FOALING

Now your mare’s in foal, what
do you do next?

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Image credit Eric Lloyd photography.

Foaling is an exciting and stressful time for mare owners. On one hand, you eagerly await your new foal and, on the other, you worry about the myriad of problems that can occur. In this article, we outline what’s normal and what’s not so you’re best prepared.

Knowing exactly when your mare will foal can be difficult as not all mares show the common signs. However, when a problem occurs during foaling, you only have a short time to act. It’s imperative you know when something isn’t quite right, as that’s the time to call your veterinarian.

Before we delve into what might go wrong, let’s discuss a normal foaling.

Signs of foaling:

  1. Your mare will bag-up (this is when her bag becomes engorged with milk).
  2. Wax on teats / running milk.
  3. Softening of the ligaments over the rump.
  4. Lengthening of the vulva. Check your mare does not have a caslick, if she does it will need to be undone.
Caslick
Caslick undone
Lengthened

There are three normal foaling stages:

  1. Stage one is normally the longest and may take 1-4 hours. Your mare will be restless, which can be mistaken for colic. If this behaviour continues for more than 4 hours, call your vet.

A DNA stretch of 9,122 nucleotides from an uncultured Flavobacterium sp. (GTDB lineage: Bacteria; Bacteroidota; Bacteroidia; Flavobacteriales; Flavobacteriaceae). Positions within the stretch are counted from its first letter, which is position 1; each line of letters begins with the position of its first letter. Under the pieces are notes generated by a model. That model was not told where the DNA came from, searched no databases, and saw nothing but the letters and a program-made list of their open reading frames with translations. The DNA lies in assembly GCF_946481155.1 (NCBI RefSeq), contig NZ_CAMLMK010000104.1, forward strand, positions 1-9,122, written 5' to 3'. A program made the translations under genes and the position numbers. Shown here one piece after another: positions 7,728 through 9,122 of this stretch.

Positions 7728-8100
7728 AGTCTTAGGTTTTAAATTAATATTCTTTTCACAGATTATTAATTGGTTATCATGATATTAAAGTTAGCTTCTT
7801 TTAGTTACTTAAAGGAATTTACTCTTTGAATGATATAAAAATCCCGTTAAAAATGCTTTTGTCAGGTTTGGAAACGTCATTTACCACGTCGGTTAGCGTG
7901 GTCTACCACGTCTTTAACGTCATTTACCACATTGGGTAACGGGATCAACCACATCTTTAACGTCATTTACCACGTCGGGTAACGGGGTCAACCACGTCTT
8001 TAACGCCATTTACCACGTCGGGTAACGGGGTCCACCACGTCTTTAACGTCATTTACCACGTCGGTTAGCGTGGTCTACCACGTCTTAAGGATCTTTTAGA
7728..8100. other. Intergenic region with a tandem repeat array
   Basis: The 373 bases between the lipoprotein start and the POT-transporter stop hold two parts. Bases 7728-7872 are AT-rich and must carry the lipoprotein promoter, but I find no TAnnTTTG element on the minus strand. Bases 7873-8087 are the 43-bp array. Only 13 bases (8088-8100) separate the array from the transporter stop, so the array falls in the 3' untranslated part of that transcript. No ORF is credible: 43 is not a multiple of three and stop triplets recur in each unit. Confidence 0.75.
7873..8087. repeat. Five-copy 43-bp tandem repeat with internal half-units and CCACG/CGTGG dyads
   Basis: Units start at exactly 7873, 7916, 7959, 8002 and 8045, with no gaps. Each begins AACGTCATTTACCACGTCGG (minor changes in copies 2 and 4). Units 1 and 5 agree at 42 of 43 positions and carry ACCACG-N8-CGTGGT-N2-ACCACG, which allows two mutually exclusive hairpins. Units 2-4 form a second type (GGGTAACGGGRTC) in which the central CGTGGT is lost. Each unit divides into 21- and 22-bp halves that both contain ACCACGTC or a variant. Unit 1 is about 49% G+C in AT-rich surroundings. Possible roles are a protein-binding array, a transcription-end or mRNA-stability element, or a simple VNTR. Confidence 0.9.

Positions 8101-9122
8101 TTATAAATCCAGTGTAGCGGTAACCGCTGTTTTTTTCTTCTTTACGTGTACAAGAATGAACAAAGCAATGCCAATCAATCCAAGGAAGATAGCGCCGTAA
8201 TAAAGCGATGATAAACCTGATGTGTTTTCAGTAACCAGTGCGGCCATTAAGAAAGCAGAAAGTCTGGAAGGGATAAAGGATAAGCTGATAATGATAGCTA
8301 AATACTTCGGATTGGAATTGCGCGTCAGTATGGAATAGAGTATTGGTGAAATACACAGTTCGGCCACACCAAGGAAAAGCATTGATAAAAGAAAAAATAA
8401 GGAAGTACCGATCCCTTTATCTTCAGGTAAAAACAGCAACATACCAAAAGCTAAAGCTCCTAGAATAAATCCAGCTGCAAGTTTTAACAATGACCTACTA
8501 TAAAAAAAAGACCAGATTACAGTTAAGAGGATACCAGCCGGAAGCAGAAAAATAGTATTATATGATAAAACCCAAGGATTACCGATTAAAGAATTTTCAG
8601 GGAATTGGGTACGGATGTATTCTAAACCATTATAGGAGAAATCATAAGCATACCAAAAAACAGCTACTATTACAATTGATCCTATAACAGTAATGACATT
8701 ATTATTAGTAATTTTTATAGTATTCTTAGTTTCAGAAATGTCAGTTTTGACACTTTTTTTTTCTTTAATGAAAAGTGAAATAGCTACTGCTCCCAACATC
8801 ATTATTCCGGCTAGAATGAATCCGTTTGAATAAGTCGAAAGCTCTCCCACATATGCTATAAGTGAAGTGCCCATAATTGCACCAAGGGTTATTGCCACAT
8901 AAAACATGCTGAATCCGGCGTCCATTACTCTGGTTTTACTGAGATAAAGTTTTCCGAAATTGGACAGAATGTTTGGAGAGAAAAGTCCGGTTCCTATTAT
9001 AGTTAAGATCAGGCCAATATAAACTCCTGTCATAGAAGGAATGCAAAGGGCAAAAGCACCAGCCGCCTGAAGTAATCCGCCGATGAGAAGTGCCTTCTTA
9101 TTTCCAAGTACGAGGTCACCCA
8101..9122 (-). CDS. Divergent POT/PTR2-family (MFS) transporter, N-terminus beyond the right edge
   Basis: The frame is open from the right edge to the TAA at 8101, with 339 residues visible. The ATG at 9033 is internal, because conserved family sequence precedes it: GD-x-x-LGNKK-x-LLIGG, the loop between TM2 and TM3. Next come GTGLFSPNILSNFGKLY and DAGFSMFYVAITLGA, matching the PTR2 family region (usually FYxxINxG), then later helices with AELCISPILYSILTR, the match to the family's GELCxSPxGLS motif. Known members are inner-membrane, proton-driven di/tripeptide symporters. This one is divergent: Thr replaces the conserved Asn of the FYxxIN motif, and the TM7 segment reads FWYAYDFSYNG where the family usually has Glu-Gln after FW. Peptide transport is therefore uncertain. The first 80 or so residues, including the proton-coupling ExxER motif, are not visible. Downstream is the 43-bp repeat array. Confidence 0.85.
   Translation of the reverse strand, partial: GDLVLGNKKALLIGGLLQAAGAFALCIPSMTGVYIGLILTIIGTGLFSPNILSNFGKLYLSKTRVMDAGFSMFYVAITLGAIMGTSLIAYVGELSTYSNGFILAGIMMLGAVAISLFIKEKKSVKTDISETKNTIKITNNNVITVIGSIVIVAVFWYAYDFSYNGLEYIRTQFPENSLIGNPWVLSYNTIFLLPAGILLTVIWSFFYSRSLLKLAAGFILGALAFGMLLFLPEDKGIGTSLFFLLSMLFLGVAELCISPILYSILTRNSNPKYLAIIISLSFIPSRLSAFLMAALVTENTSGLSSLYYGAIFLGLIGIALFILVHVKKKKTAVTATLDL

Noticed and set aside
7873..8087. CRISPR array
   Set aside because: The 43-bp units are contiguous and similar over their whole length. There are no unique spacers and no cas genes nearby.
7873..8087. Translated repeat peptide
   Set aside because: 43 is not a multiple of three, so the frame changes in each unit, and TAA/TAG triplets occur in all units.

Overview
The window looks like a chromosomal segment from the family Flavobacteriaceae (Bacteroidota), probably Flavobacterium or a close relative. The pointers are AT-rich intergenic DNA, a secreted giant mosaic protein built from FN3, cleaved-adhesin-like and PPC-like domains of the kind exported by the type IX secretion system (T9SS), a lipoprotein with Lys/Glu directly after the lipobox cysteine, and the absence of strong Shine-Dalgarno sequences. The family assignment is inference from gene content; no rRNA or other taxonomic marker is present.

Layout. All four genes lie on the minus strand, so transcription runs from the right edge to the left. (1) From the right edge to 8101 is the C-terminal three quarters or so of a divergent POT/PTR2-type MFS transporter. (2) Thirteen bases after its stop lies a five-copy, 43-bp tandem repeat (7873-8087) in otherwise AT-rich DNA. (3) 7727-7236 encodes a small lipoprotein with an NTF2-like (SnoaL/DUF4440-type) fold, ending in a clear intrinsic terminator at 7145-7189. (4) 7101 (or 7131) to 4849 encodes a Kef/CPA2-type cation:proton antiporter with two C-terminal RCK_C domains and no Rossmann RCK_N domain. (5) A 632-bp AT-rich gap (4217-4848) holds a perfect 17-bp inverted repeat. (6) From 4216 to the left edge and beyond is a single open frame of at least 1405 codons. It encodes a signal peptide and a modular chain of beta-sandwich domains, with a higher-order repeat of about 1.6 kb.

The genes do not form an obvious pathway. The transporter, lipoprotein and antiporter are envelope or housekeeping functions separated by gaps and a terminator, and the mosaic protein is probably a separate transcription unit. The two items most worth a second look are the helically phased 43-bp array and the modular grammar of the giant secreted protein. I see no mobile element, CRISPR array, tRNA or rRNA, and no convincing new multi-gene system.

1. Stage two normally takes a period of 15-20 minutes. During this process the waters will break and uterine contractions will begin and your mare will most likely lie down if she hasn’t already. The foal’s front hoof will emerge, followed by another front hoof, then the nose.
  1. Stage three is when the mare expels the placenta, usually 1-3 hours post-foaling. When this occurs, check to ensure the placenta is intact. There should be 1 hole and no signs of tearing.
Bag presenting
Foal still connected to Mum by the umbilical cord.
The placenta with just the one hole.

There are a number of problems that can occur during and post-foaling that you should be aware of well ahead of your mare’s expected due date. During delivery, the most common problems are:

  • A red bag situation where the placenta appears before the foal
  • Only one hoof appears, but no other hoof or nose of the foal
  • The nose of the foal appears first
  • The hoof appears, but it’s upside down
  • The water breaks, with no sign of the foal within 20 minutes
  • The mare is delivering, but has stopped for more than 10 minutes
  • The foal is delivered sitting in a dog-like position

Following delivery, the most common problems are:

  • Your mare colics
  • Your mare is refusing to let her foal drink
  • The foal has not stood within 3 hours
  • The foal has not consumed milk within 4 hours

To reduce the stress of foaling, you may opt to foal down at a veterinary hospital, such as ours. Having the support of a veterinary team on hand can give you peace of mind, knowing your mare and foal will receive immediate care if things don’t go as planned.

Is your mare due to foal? We offer 24/7 foaling down services at our purpose-built hospital.